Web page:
Pelosi: Obama Scraps Idea of Billing Veterans’ Private Insurance for Treating Service-Related Injuries
“President Obama listened to the genuine concerns expressed by the veteran service organizations regarding the option of billing service-connected injuries to veterans’ insurance companies,” said Pelosi. “Based on the respect President Obama has for veterans and the principle concerns of our veteran leaders, the president made the decision that combat wounds should not be billed through their insurance policies.”
Pelosi made her comments at a meeting with veterans’ service organizations at the Capitol in Washington, D.C. After her announcement, the group gave her a standing ovation.
The proposal, which was discussed in recent hearings of the Veterans Affairs committees in the House and Senate and in the House Budget Committee, would have shifted more of the cost for service-related injuries from the government--through the Department of Veterans Affairs (VA)--to the private, third-party insurance plans held by many veterans.
Currently, the VA covers the full cost of medical ailments related to military service and bills third-party insurers only for non-service related ailments.
For example, if an injured veteran is treated for the flu, the veteran’s personal insurance is billed. If the injured veteran is treated for a service-related injury and requires hearing aids or prosthetics, for example, the VA covers the cost. The proposal Obama has decided to abandon would have shifted the expense of treating service-related injuries and illnesses from the VA to private insurance companies.
Last week, Veterans Affairs Secretary Eric Shinseki confirmed to the House and Senate committees on veterans’ affairs that the idea to bill veterans’ private individual insurance was being considered by the administration but was not yet a formal proposal.
“It is a consideration. It is not in the budget, but it is a consideration, and I'll be sure that your concerns are delivered,” Shinseki told the House Veterans’ Affairs Committee. “And again, we’re talking--in health care--the two aspects of this are delivery of health care and the financing of it. This is about the financing. I want to assure you that there should be no concern about the delivery.”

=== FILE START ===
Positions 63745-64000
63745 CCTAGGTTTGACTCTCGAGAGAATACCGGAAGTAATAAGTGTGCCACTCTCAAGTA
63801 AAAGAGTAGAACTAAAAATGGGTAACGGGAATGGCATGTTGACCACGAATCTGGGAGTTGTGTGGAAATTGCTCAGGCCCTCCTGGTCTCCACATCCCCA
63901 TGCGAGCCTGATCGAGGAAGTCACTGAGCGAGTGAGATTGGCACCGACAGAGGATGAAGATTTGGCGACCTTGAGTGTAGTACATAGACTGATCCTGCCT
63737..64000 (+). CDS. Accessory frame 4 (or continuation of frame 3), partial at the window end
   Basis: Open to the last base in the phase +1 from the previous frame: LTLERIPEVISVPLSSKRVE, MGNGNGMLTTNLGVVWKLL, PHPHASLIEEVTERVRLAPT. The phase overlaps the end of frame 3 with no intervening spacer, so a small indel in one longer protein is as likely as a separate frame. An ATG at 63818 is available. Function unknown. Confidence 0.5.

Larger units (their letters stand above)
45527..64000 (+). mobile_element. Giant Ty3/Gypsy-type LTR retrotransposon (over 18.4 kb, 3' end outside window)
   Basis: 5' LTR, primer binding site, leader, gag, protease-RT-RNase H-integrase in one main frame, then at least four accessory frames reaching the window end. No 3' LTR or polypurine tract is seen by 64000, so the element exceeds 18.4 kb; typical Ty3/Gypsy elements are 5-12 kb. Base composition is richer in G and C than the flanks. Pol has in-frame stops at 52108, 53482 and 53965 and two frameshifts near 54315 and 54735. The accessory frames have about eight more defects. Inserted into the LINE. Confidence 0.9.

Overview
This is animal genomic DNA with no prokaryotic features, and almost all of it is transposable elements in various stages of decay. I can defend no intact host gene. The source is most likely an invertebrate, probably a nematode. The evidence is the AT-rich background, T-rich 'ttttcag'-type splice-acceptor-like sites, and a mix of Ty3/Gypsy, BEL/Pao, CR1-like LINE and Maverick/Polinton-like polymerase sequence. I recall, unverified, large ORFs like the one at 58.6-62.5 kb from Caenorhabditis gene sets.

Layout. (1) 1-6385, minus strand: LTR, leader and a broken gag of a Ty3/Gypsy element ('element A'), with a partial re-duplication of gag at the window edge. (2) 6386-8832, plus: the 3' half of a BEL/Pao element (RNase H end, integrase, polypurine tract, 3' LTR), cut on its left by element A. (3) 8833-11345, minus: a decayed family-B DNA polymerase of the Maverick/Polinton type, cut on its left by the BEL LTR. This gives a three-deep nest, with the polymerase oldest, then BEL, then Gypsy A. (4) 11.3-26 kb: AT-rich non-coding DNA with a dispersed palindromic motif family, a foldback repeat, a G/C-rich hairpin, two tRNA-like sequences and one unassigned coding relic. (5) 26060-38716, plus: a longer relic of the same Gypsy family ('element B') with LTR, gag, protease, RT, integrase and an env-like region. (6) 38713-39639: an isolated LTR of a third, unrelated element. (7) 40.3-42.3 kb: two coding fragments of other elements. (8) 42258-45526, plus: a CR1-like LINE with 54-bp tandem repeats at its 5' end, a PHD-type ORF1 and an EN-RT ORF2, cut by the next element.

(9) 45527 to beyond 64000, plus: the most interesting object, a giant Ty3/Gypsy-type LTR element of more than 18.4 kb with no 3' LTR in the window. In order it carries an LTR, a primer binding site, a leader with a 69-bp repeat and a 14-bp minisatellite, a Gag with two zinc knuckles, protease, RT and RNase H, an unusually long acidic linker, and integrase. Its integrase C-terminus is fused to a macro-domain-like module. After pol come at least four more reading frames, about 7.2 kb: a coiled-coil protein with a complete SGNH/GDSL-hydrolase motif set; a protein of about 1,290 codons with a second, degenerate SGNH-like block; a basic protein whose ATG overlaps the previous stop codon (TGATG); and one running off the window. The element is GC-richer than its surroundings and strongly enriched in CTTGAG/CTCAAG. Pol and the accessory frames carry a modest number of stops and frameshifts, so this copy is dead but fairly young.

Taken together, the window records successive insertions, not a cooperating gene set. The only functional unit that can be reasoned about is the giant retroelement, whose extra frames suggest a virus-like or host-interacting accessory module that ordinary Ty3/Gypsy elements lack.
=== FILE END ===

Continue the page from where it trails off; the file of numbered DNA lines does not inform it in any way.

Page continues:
But the idea had already generated strong opposition from veterans’ groups and members of Congress, and the veterans’ service organizations were making their concerns known to the White House.
Also last week, Sen. Patty Murray (D-Wash.), a member of the Senate Veterans Affairs Committee, said, “I believe that veterans with service-connected injuries have already paid by putting their lives on the line for our safety. When our troops are injured while serving this country, we should take care of those injuries completely. We shouldn’t nickel and dime them with their care.”
House Veterans Affairs Committee Rep. Michael Michaud (D-Me.) told Veterans Affairs Secretary Eric Shinseki during the Mar. 10 hearing, “If that [third-party payment proposal] is in the budget, I will not be supporting the budget. It is unconscionable and is an insult to our veterans who've been hurt overseas. So hopefully, you will give that message to OMB as it relates to third-party collections for disabled veterans, which is just unbelievable that anyone would ever think of doing that in this budget.”
Sen. Richard Burr (R-N.C.), the ranking member of the Senate Veterans Affairs Committee, also expressed opposition. “If this proposal reaches the Senate, I will strongly oppose it,” Burr told CNSNews.com in a statement Monday.
“The VA was created for the purpose of caring for those who have fought and sacrificed for our country, and the care for injuries sustained while serving is our responsibility.”
On Wednesday, before Pelosi announced that Obama was scrapping the proposal, a couple members of Congress spoke with CNSNews.com about the issue.
"I'm for keeping the veterans organization the way it is right now," said Sen. Charles Grassley (R-Iowa). "I look at the VA this way -- 80 years ago the VA system was set up so that people who served to defend our freedom wouldn't have to be on charity. I think the system is still very good."
In reference to U.S. veterans, Rep. Louise Slaughter (D-N.Y.) said, " I think they've done enough. I certainly don't want them to have to pay out of their own pockets."